[ October 11, 2006: Message edited by: Stan James ]
 
Jesper de Jong
Java Cowboy
Sheriff
Posts: 16060
88
Android IntelliJ IDE Java Scala Spring
  • Mark post as helpful
  • send pies
  • Quote
  • Report post to moderator
Setting reference variables to null is almost never necessary. If the variable goes out of scope, the reference goes away automatically, and the object it was referencing becomes eligible for garbage collection (if there are no other references pointing to the same object, ofcourse).

It sounds to me like your problem didn't have much to do with garbage collection or how memory was allocated and freed - you initially just made a poor choice in algorithms, or didn't think about the memory usage of your program at all.

Garbage collection makes life easy, but it is not an excuse to forget about memory usage completely.
I guess that one thing I'm wondering now about garbage collection has to do with local variables. For local variables whose references aren't returned out, are they more quickly disposed than instance types whose reference has been nulled?

I don't know all the details about Java's garbage collector, but I do know that it contains some very sophisticated algorithms do to its work as efficiently as possible, and there is a certain optimization for short-lived objects.

See this for a lot of details: Tuning Garbage Collection with the 5.0 Java[tm] Virtual Machine
 
Christopher Arthur
Ranch Hand
Posts: 149
  • Mark post as helpful
  • send pies
  • Quote
  • Report post to moderator
Jesper got it right---actually I didn't think about memory usage at all until after I got my program running. Only after I got most of the bugs out of the algorithms did I go back and try to refine it.

The program would start with a double array of 1000x1000x2 and do some operations on it. The data wasn't totally random, it was a kind of smooth vector field, like a map of a small part of a river, where each point has an arrow pointing as the flow on the surface.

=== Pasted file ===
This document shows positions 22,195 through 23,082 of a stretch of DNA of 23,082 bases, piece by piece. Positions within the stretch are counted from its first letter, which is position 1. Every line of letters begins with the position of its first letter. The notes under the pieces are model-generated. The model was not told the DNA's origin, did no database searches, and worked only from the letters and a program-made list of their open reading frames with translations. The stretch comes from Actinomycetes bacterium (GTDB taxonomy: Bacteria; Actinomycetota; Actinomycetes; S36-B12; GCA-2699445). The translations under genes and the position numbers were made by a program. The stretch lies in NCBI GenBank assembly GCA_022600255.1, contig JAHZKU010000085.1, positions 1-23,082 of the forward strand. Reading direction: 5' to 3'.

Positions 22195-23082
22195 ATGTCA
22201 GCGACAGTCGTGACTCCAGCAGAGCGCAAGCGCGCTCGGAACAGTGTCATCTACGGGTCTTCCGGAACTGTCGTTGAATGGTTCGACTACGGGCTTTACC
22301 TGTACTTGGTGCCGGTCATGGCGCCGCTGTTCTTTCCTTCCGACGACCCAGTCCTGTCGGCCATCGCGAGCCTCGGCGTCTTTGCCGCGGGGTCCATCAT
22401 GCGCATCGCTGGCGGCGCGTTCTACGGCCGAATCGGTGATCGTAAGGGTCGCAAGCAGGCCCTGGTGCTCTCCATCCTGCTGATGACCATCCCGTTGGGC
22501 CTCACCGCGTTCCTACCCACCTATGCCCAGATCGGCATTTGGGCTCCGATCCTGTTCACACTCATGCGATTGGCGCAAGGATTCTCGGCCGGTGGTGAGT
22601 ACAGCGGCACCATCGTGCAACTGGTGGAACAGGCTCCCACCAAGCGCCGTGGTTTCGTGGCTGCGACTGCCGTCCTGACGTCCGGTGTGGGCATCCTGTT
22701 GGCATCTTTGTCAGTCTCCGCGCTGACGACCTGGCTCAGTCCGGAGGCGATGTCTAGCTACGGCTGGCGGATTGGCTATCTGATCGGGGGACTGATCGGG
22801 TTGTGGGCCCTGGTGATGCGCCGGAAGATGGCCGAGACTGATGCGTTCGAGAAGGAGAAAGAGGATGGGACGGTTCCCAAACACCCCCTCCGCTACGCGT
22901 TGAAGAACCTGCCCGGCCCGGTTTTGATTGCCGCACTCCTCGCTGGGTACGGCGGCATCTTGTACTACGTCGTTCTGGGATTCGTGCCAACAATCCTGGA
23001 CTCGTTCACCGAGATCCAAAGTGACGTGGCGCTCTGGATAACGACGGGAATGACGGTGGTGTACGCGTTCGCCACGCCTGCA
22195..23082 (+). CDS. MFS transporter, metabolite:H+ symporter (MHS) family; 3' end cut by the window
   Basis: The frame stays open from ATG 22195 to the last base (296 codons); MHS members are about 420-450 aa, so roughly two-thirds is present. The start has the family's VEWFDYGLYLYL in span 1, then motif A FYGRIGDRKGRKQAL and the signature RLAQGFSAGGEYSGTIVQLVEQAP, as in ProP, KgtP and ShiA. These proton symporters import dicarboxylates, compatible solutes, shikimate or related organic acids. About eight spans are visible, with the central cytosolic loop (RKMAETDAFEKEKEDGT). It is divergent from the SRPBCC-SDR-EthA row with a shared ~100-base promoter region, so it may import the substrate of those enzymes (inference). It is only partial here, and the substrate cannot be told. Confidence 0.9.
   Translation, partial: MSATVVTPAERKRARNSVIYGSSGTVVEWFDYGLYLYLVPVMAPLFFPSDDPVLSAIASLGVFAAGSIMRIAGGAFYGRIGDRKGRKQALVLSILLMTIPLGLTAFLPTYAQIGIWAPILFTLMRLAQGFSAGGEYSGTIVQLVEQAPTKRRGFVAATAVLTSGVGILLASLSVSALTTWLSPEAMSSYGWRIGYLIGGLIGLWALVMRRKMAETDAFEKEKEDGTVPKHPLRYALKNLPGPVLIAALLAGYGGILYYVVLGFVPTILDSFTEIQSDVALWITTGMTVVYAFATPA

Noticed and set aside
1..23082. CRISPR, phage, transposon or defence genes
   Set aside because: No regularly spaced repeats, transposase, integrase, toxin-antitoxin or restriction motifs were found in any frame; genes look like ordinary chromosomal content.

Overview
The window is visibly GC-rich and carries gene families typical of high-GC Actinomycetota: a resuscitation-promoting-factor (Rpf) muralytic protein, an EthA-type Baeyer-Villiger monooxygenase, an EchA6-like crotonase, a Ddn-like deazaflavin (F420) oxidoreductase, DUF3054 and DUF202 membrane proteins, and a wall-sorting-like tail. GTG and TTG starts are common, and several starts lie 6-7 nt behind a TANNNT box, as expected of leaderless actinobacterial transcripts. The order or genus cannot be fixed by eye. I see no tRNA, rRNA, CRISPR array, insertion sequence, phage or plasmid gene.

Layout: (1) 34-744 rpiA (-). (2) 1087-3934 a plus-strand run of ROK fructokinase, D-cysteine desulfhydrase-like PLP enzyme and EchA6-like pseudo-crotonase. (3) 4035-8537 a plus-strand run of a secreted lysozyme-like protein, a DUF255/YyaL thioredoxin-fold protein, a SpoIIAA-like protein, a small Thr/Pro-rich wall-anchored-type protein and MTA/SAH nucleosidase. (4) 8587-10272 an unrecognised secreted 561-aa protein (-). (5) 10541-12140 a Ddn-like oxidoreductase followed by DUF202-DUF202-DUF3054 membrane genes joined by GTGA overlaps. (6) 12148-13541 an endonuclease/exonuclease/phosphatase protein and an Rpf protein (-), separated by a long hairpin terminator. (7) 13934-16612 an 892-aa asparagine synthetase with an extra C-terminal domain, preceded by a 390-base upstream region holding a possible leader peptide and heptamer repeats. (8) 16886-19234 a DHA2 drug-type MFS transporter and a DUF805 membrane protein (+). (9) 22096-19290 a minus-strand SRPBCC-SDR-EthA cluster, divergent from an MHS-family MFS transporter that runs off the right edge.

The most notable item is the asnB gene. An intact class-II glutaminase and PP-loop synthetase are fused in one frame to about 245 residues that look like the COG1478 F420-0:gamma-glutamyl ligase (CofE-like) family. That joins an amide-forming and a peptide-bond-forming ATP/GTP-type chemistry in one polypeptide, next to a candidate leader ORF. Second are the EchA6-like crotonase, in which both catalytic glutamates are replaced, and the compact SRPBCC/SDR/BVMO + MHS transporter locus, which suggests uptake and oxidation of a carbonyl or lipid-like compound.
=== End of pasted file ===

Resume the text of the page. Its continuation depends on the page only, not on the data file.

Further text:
The routine was to chart curves that follow the flow, with a few extra requirements. I had a method that would take a point, then iterate through the field along the flow, and I would do this thousands of times, even interpolating within the 1000x1000 array. Each time I finished with a flowline, I would store it in an ArrayList as a set of coordinates. I also used a boolean array of same size to keep track of where I had already been.
When I was done, I suppose I should have had a new set of data that shouldn't have been greater than 1000x1000x2x64 or about 128 megabytes, but it was much much larger than that.

There was another catch to the algorithm. At each step I wanted to scale the step size to be proportional to a glyph from a long sequence, so at each step I would create a new Shape2D just to get its bounding box and then discard it.

In the end I realized that I didn't need to have all the flowlines in memory at the same time, so I just started writing them out to disk, holding only one in memory at a time and then reusing the same fixed buffer of type double[][][] to store it before writing it out.
 
  • Post Reply Bookmark Topic Watch Topic
  • New Topic
Boost this thread!